Eating Disorders Alliance Welcomes Ban on Compounded GLP-1 Receptor Agonists

Eating Disorders Alliance Welcomes Ban on Compounded GLP-1 Receptor Agonists

Date: 22 May 2024

The Eating Disorders Alliance (EDA), a coalition of leading eating disorder organisations in Australia and New Zealand, is encouraged to see the impact of our national advocacy campaign to address the significant medical risks posed by inappropriately promoted or prescribed weight loss products, particularly compounded GLP-1 receptor agonist analogues (GLP-1RAs).

We are heartened by Minister Butler’s announcement that due to increased safety concerns, “from October, compounding these similar weight-loss products – or compounded glucagon-like peptide-1 receptor agonists (GLP-1RAs) – will be banned.” (The Guardian, May 2024).

These products pose severe risks to millions of Australians who are currently dealing with or are at risk of an eating disorder, and those who care for them.

Our advocacy efforts included comprehensive engagement with the Therapeutic Goods Administration (TGA), the Australian Health Practitioner Regulation Agency (AHPRA), and direct written communication with The Hon. Mark Butler, Minister for Health, and Aged Care.

Minister Butler emphasised that most of the 20,000 patients using compounded GLP-1RA products were doing so for weight loss, meaning the ban is not expected to significantly impact diabetes patients. “This action will protect Australians from harm and save lives,” Butler said (The Guardian, May 22, 2024).

Debra Christian, a pharmacist with a lived experience of an eating disorder, highlighted her concerns “These drugs are of great concern, as there appears to be minimal to no prescribing guidelines for these medications unless they are being used for diabetes management. From my experience in pharmacy, these medications are often used off-label for weight loss and are prescribed by those who unfortunately do not have the knowledge of signs to look out for regarding those with, or at risk of, eating disorders. Many prescribing these medications are simply not aware that eating disorders come in a vast range of body types across the weight spectrum and are often prescribed based on the BMI/body weight of the patient. Additionally, the ease of accessibility of these medications via online platforms and telehealth providers, with no in-person face-to-face contact, is alarming.”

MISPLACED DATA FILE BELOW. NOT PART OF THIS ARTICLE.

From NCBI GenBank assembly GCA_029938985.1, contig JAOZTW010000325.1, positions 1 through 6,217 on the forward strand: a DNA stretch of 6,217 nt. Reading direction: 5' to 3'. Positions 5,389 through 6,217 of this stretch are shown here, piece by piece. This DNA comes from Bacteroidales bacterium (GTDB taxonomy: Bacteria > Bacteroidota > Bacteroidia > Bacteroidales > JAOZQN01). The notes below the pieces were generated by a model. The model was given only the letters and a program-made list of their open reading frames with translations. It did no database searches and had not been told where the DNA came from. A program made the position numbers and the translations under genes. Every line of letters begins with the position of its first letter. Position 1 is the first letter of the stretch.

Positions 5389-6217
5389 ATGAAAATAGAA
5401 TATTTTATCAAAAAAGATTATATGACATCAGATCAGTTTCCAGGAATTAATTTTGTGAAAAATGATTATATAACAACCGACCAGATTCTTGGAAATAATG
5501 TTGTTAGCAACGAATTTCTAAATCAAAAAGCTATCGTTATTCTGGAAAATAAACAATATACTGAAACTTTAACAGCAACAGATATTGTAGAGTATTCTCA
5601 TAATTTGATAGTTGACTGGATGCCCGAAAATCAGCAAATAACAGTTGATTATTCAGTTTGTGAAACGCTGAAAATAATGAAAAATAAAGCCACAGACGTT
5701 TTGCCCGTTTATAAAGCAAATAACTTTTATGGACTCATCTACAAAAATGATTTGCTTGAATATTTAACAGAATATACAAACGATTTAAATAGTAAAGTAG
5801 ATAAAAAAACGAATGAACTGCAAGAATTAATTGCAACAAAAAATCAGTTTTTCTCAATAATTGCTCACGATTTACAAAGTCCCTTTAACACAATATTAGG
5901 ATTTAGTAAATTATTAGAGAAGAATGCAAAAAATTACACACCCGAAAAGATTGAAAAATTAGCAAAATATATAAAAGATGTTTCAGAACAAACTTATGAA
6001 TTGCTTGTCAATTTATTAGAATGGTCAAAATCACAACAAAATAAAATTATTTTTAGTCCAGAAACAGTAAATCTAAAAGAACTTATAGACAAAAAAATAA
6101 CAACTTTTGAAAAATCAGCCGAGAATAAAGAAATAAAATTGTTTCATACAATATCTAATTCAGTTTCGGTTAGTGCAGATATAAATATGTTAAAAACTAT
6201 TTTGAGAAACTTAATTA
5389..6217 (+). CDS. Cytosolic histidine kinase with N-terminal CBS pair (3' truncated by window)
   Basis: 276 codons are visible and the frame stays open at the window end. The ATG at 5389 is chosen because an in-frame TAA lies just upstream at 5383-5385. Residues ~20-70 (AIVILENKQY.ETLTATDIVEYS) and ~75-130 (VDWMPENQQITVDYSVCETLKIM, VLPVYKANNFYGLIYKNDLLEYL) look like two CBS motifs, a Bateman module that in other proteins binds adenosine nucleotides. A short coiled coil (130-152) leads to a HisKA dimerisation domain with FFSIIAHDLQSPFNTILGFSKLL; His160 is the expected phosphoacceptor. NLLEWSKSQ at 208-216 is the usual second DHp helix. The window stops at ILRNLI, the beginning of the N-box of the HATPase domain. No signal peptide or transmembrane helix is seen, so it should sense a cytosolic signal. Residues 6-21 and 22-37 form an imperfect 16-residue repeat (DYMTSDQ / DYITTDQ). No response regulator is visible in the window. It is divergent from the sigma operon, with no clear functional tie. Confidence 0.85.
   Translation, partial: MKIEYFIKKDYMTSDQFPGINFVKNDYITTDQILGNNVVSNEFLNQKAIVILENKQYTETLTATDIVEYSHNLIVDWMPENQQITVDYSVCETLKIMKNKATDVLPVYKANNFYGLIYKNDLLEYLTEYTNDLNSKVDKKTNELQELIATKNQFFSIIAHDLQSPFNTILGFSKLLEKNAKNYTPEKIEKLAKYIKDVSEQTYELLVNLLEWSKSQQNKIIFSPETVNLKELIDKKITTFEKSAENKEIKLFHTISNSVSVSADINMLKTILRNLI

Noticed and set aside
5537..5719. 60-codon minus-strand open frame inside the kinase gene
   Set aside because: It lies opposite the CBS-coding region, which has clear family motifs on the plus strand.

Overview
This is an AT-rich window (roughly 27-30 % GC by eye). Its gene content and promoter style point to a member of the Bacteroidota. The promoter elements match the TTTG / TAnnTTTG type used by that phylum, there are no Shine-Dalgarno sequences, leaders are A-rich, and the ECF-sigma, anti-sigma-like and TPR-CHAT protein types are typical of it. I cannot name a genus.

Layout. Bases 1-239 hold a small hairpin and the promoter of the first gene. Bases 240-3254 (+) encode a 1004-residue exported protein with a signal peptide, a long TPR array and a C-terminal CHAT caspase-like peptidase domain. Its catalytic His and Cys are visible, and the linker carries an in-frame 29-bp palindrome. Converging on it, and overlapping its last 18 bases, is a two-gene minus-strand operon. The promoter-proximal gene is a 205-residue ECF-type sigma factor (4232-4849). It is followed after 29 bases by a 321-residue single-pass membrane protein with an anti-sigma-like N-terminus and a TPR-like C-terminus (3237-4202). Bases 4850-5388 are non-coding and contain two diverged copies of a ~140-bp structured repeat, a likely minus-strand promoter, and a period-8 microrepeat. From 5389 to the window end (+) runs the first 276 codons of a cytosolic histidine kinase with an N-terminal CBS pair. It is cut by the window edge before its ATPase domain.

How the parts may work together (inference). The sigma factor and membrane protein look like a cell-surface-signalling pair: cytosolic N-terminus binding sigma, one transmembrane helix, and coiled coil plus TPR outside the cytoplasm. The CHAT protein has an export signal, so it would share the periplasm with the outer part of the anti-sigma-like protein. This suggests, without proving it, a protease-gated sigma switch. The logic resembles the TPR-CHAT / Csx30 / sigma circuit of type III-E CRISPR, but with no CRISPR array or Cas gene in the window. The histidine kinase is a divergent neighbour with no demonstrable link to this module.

EDA will continue its efforts to advocate for policies and regulations that protect the wellbeing of those impacted by eating disorders.

We thank Minister Butler and the TGA for their commitment to safeguarding public health and addressing the concerns raised by our campaign.




About the Eating Disorder Alliance (EDA)

EDA comprises Butterfly Foundation, Eating Disorders Families Australia, Australia & New Zealand Academy for Eating Disorders, Eating Disorders Queensland, Eating Disorders Victoria, and Eating Disorders Association of New Zealand, formed to raise awareness and understanding of eating disorders, and to collaborate for improved outcomes for the 1.1 million people in Australia living with an eating disorder, and those who care for them.


For more information, please contact:

Media Contacts

Melissa Wilton, Head of Communications & Engagement, Butterfly

Ph: 0402 259 652

E:  [email protected]


Breanna Guterres, Eating Disorders Victoria Director of Communications, Advocacy and Engagement

Ph: 0431 717 177

E: [email protected]


Belinda Chelius, Eating Disorders Queensland CEO

Ph:0405 906 466

E: [email protected]


Bailey Wightman, Eating Disorders Families Australia Marketing and Communications Team Leader

Ph: 0435 214 355

E: [email protected]


Melissa Zea, Australia & New Zealand Academy for Eating Disorders

Ph: 0478 142 901

E: [email protected]


Megan Tombs, EDANZ Board Director

[email protected]

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